There are a handful of reasons why a business chooses one candidate over another; be sure that those reasons don’t involve discrimination and avoid any interview topics related to them.
It is unlawful for employers to discriminate on the basis of race, color, religion, sex, national origin, age, handicap, sexual orientation, pregnancy, marital status, veteran status or genetic history. This means you need to avoid certain interview topics. Here are a couple of tricky interview topics to avoid…
Be very careful how you use information related to a candidates age, such as their year of graduation. This could be considered age discrimination if you use it as a hiring decision.
If the job requires a high school diploma, simply ask whether the candidate graduated from high school. If the job requires the candidate to be 21 years or older, tell the candidate that the job requires someone at or over the age of 21, and ask if they can meet that expectation.
Never ask a candidate if they have ever been injured on the job before. Business owners may want to ask this question because they are concerned about workplace safety or their own workers compensation premiums, but asking about previous injuries is illegal.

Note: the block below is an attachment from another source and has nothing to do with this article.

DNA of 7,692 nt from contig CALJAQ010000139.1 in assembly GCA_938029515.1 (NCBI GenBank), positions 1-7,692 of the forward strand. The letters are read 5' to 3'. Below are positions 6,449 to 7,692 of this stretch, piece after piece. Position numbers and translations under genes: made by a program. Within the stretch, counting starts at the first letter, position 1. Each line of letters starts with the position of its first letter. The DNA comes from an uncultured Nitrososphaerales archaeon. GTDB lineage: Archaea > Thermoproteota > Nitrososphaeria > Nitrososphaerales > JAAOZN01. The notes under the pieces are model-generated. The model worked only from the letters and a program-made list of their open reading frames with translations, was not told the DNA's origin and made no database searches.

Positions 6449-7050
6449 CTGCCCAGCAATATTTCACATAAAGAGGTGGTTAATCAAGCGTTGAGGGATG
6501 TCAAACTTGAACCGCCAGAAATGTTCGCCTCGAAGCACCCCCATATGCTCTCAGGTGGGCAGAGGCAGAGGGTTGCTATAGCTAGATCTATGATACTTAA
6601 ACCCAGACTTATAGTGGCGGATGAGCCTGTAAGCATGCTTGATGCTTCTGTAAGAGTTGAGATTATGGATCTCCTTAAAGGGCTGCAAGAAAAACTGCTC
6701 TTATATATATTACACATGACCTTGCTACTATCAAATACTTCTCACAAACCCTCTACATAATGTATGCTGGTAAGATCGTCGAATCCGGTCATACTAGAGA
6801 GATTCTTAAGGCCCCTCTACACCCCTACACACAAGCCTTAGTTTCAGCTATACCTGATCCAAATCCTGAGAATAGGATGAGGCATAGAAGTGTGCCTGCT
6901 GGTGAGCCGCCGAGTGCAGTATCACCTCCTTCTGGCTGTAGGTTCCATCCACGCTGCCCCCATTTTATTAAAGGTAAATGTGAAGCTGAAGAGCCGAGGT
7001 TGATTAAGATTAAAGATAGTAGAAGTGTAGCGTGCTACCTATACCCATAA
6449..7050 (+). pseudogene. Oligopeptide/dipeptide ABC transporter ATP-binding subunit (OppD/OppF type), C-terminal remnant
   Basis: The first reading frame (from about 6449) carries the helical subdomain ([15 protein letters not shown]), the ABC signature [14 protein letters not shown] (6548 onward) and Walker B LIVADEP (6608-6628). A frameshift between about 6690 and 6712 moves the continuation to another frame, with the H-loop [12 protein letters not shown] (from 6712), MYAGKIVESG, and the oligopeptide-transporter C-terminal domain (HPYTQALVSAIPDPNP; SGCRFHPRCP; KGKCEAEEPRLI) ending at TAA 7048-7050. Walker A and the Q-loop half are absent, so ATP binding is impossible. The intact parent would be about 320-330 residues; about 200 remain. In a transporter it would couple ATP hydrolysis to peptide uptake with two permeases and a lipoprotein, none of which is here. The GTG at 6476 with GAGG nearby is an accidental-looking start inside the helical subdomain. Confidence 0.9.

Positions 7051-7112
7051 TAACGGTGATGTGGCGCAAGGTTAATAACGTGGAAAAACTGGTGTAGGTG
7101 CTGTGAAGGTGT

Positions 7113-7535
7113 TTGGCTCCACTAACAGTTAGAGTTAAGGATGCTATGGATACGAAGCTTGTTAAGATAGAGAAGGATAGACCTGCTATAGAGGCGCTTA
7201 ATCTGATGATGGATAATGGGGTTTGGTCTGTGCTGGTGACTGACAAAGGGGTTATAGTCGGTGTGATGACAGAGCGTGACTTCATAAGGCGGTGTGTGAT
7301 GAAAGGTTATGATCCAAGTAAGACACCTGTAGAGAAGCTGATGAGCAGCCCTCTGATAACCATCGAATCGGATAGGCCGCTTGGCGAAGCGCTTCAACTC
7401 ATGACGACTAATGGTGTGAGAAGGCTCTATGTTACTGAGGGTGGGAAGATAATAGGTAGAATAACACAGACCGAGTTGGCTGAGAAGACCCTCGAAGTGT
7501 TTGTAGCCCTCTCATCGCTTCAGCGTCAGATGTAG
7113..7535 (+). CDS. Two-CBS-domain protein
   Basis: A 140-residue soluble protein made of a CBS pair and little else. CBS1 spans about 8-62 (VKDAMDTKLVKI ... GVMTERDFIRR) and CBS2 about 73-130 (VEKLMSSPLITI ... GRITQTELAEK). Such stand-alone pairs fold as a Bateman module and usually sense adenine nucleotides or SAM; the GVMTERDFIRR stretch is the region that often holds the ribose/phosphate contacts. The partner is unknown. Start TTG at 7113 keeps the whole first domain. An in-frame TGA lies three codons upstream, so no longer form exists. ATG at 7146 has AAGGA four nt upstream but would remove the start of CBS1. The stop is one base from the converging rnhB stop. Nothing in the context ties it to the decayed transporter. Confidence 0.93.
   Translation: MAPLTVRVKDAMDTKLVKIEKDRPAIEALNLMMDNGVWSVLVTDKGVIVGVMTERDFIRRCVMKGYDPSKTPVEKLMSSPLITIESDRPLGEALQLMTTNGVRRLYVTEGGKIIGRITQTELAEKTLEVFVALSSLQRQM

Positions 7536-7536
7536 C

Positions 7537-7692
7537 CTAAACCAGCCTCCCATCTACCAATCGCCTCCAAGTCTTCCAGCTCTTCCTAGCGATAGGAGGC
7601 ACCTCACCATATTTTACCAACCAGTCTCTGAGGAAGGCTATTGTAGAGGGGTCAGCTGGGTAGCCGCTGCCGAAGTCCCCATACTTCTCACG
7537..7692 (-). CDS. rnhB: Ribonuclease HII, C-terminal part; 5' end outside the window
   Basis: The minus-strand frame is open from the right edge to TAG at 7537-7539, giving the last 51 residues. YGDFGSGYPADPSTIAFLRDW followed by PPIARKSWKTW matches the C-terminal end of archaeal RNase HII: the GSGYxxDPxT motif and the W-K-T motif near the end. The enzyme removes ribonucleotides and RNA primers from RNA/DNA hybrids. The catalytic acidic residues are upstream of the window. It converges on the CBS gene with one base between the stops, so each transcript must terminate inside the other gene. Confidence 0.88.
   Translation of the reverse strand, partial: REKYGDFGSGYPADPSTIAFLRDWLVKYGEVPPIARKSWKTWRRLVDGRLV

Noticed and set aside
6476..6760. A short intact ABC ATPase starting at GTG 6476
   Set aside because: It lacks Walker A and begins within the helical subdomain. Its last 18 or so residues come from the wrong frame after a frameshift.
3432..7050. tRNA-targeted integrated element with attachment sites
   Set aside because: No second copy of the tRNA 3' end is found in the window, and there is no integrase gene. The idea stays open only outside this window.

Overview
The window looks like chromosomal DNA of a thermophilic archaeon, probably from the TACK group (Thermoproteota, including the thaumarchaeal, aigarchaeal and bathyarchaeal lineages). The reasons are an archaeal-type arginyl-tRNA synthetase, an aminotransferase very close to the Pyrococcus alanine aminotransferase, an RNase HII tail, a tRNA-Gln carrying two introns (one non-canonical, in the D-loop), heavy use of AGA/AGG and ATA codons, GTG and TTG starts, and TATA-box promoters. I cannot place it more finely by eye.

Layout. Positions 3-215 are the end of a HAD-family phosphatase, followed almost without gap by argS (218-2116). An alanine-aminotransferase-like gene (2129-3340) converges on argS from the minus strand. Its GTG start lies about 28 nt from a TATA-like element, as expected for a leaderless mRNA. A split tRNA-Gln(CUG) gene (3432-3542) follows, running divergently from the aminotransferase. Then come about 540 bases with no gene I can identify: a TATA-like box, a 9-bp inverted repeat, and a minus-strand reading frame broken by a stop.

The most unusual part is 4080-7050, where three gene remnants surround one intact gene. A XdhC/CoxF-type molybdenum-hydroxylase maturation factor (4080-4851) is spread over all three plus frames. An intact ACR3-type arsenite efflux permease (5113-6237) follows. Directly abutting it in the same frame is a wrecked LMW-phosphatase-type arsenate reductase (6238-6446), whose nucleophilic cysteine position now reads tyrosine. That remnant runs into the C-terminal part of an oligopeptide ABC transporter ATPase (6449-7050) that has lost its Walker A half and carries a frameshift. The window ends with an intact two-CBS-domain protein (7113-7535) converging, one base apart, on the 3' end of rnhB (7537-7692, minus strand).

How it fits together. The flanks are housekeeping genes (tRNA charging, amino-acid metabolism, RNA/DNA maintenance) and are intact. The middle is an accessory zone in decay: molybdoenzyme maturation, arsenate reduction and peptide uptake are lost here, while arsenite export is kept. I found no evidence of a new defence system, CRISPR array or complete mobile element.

You can stress the importance of workplace safety during the interview. You can discuss your own work place safety program and ask the candidate why safety is important to them. You can also outline the physical requirements of the job and then ask the candidate if they are able meet those requirements.
Marital and Family Status
An employer cannot use information about marital status, family status, pregnancy or intent to have children as a hiring decision. Therefore, it is not recommended to discuss any of these in an interview.
If you are concerned about a candidate’s ability to make it to work on time due to their busy personal lives, simply state the work location, start and end times of the job and have the candidate confirm whether they can meet the job schedule requirements.